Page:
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» » » The disabled and their successes, challenges

Moses Ziyambi

Mainstream discourse concerning people living with disabilities has predominantly cast them as objects of pity whose livelihoods and wellbeing depends largely on the benevolence of those who are fully able-bodied. This line of thinking is born out of lack of understanding or appreciation of the complexities of the human body and its ability to adjust itself to suit circumstances to which it is subjected or in which it finds itself. It is often said that when one human sense is affected, the second gets sharper and makes up for the gap left by the first, a reason that perhaps explain the puzzling cognitive abilities of the visually impaired.
In many traditional African societies, disability is viewed through the lenses of superstition for example, if a child is born blind, the instinctive responses would be suspicions of witchcraft. The same is true for children who are born with albinism and other forms of physical defects. This, as a consequence, would lead to many stigmas that affect the victim's growth potential, self-esteem as the victim's ability to reach his/her fullest potential. It is, however, heartening that some of these problems are giving way to more progressive views on disability, thanks to the sustained efforts of government, the media, civil society, the digital age and, most importantly, people living with disabilities themselves.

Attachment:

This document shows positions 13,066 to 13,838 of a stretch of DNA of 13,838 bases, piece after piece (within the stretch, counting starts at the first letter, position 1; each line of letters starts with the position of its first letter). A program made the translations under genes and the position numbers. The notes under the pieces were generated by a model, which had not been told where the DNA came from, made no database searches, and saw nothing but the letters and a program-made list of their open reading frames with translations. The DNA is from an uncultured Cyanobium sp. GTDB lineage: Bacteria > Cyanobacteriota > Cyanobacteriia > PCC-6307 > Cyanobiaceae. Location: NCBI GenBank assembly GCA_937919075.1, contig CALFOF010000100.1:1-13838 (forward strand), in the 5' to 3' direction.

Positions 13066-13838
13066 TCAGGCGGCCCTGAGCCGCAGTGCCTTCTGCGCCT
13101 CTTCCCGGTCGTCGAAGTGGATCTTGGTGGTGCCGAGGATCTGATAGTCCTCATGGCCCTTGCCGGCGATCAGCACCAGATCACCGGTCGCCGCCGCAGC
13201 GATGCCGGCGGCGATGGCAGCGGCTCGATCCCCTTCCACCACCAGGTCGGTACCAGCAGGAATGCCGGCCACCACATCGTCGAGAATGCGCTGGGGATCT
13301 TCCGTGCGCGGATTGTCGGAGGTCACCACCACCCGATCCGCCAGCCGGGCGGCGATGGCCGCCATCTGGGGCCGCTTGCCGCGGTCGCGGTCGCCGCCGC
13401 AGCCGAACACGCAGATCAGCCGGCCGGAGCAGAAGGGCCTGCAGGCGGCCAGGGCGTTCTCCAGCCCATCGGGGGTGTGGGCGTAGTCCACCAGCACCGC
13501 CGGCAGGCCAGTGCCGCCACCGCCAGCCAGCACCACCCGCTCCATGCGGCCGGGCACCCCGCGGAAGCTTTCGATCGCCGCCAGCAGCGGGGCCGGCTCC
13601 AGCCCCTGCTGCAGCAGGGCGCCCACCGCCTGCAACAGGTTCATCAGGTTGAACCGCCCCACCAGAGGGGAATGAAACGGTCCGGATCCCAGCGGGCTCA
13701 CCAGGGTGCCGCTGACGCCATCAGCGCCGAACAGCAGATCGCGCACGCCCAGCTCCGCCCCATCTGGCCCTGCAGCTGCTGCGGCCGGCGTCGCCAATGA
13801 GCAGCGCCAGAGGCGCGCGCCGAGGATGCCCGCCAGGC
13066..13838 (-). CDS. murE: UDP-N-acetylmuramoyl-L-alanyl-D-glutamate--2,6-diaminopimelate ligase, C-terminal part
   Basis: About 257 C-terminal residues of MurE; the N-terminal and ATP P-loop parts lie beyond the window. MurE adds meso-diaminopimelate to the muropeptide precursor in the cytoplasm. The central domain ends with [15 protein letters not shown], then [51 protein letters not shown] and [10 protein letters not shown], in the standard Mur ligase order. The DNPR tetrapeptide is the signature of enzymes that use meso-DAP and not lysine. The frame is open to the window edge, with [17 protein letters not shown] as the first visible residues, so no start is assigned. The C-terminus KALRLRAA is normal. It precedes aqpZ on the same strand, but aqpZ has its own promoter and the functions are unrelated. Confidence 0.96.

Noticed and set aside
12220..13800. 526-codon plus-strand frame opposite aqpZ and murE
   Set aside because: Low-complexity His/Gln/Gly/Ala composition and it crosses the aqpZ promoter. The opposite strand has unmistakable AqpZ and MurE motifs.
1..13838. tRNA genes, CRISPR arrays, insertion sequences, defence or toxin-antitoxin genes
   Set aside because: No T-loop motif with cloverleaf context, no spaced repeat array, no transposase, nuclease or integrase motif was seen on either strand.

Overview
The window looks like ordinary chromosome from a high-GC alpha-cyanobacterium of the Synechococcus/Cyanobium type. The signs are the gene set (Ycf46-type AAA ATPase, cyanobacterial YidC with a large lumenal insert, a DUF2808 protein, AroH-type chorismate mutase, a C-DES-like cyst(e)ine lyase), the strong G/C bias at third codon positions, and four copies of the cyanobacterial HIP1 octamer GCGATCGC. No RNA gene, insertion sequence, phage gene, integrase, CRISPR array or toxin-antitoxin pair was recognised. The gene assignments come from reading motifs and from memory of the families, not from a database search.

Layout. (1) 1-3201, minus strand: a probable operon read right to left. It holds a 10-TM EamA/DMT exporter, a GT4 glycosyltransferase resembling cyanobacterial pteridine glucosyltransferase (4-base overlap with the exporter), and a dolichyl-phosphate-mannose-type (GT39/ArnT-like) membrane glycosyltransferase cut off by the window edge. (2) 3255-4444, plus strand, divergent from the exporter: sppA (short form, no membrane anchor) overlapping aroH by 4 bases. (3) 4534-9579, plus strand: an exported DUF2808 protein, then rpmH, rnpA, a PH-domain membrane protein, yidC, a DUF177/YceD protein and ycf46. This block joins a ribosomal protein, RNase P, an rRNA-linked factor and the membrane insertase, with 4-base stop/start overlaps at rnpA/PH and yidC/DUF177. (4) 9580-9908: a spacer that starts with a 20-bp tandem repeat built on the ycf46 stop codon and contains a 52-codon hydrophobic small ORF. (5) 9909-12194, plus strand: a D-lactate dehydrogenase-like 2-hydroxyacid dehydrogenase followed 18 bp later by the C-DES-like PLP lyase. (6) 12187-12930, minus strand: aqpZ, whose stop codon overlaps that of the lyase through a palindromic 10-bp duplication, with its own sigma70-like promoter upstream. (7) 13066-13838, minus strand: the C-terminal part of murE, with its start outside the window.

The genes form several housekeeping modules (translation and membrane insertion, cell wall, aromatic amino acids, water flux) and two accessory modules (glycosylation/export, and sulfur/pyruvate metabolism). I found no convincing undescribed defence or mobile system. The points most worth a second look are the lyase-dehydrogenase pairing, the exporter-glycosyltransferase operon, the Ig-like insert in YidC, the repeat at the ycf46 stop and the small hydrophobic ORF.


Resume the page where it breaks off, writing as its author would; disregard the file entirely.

TellZim News took time to speak to some people living with disabilities and recorded their success stories, their dreams and the challenges they face in different spheres of their lives.

Nyasha Cheure

Cheure is a qualified Shona and Literature in English teacher at Chitinhora High School, Ndanga, in Zaka. He is visually impaired and requires the services of an assistant to efficiently carry out his duties although experience has taught him to fulfil some of the job's requirements on his own.
"I teach Shona and Literature in English from form one up to form six and I have been doing it for years now. I love the job which has enabled me to have a decent life with my family because had it not been for that, I would probably been no better than others who are finding the life very difficult.
"There are challenges, however, that I grapple with every day at work due to my condition. These include lack of materials that are friendlier to people who are visually impaired. I am given the same type of scheme books that is given to everybody else even though my work would be much easier if I get Braille material. I thank the government for giving me a personal assistant whom I work with closely to ensure that the children I teach get the best knowledge possible," said Cheure.
He is a product of the University of Zimbabwe (UZ) where he graduated with a Bachelor of Arts (B.A) General degree in 1996. He began teaching the following year but it has not been a bed of roses for him since his days at university where, being blind, he would often find himself at the back foot.
"People should have awareness with regards to the needs of people living with disabilities because we are always a minority in all spheres of life because there are still problems in that regard.